Negligent security lawsuits are increasingly being filed as their is a growing recognition of the responsibility property owners have to tenants and patrons.
Most of these lawsuits involve some type of assault and battery crime, though roughly a quarter stem from sexual assaults and about 15 percent from wrongful death claims. Robberies, home invasions and false imprisonment cases, too, could be the basis of a negligent security claim. The majority of plaintiffs are usually customers or guests of businesses, though some are also employees. A slim percentage are trespassers. Research has shown plaintiffs are more often prevailing in these cases.
One case in Florida that has gained some attention involve the 2014 murder-suicide in which a mother and son were shot and killed in an apparent robbery by a man who soon after turned the gun on himself.
According to The Daily Business Review, the gunman had an extensive criminal record that included at least nine different arrests for 19 separate crimes. Despite this face, he was allowed to take up residence in a gated community that normally required residents to undergo extensive background checks.
His case apparently slipped through the cracks because the owner of the home, who was not residing in the condo at the time, was having some construction remodeling work done by the gunman’s father’s construction company.
As Florida court records would later show, the gunman reportedly formed a relationship with the security guards who were stationed at the front of the community, as well as with some neighbors. When he took up residence at the location – which was equipped with a loaded rifle and ammunition – no one challenged this.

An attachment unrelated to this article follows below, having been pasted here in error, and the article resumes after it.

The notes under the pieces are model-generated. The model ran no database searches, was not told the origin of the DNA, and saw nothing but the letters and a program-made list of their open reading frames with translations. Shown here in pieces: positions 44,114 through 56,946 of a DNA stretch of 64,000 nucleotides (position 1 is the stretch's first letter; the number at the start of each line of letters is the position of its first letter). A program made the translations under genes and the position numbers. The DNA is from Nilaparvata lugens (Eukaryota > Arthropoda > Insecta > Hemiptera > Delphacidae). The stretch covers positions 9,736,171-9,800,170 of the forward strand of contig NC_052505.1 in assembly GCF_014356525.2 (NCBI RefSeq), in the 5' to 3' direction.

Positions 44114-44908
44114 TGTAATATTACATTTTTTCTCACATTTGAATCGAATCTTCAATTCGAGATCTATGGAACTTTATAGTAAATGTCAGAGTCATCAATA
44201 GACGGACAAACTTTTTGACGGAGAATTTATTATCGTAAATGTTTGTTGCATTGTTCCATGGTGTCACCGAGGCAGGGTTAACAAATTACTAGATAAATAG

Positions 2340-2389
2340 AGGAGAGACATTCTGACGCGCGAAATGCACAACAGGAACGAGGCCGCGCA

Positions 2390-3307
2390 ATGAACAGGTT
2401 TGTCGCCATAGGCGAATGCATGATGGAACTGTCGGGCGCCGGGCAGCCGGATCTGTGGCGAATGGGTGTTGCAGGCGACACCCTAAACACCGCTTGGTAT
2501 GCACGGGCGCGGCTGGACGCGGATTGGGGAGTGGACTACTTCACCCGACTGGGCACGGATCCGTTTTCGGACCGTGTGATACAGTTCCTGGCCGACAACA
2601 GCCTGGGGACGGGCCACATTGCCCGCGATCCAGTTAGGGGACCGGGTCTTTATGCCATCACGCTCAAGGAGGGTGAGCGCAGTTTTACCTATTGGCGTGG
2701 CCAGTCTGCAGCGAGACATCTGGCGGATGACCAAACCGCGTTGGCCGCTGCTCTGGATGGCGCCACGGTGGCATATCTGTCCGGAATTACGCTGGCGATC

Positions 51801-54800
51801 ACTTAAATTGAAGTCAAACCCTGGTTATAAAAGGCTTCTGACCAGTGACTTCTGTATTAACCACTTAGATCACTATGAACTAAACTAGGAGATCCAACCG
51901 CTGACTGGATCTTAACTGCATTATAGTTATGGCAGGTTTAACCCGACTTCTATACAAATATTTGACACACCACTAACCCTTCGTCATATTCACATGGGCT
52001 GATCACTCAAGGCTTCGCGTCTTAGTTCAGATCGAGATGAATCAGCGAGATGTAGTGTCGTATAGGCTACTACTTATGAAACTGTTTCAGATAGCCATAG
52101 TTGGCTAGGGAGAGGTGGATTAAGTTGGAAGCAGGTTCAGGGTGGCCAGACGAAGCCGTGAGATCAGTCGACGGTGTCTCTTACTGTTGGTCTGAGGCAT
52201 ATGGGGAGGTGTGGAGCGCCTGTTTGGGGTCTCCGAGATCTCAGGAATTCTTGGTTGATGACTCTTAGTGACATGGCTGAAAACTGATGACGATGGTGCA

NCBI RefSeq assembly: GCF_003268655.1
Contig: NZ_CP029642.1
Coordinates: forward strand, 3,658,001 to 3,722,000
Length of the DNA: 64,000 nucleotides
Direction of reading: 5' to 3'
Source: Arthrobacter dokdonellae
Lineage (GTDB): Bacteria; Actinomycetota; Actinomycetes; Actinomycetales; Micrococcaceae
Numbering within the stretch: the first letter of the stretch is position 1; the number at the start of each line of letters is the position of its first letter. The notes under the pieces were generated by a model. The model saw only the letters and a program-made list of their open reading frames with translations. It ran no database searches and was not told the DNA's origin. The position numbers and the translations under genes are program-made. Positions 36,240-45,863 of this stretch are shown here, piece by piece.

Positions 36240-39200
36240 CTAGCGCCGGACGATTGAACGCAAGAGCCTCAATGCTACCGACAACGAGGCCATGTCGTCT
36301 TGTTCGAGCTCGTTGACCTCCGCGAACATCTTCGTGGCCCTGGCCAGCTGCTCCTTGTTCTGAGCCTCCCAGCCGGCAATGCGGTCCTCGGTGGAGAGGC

The association for the community had rules that prohibited non-residents from granting access to the community by other non-residents. However, when this individual requested access from the security guards to the mother-and-son duo one afternoon, this was not questioned.
Apparently, the gunman and the son (in his 40s) were friends, and the gunman knew he often carried large amounts of cash. He asked the son to meet him at his “home.” The son was unable to drive due to a suspended license, so he asked his mother to do so.
It’s not exactly clear what happened at that point or the kind of exchange the three had, but when it was over, the mother and son were shot dead and the gunman soon after committed suicide.
In a wrongful death lawsuit filed by representatives of plaintiffs’ estates, it is alleged there were several failures of negligent security:
The contractor was negligent in hiring the criminal son of the owner. The homeowner was negligent in allowing this individual to become a permitted resident of the community under her authority, as she turned the keys over to him. And finally, the association was negligent in allowing its security and screening protocols to be completely disregarded at various intervals in the months leading up to this incident.
Those are the allegations. Whether plaintiffs will be successful will depend on whether the court finds these entities owed a duty of care to decedents that was breached.
Different communities have varying guest access screening measures, and the extent to which those are necessary and adequately drafted and followed will be matters for the court to decide.
Call Associates and Bruce L. Scheiner, Attorneys for the Injured, at 1-800-646-1210.
Wrongful Death Suit Against Association Illustrates Perils of Negligent Security, Screening, August 1, 2016, By Michael L. Hyman, Daily Business Review
More Blog Entries:
Maree v. Neuwirth – Nursing Home Negligence Lawsuit Complicated by Organizational Structure, June 20, 2016, Fort Myers Negligent Security Lawyer Blog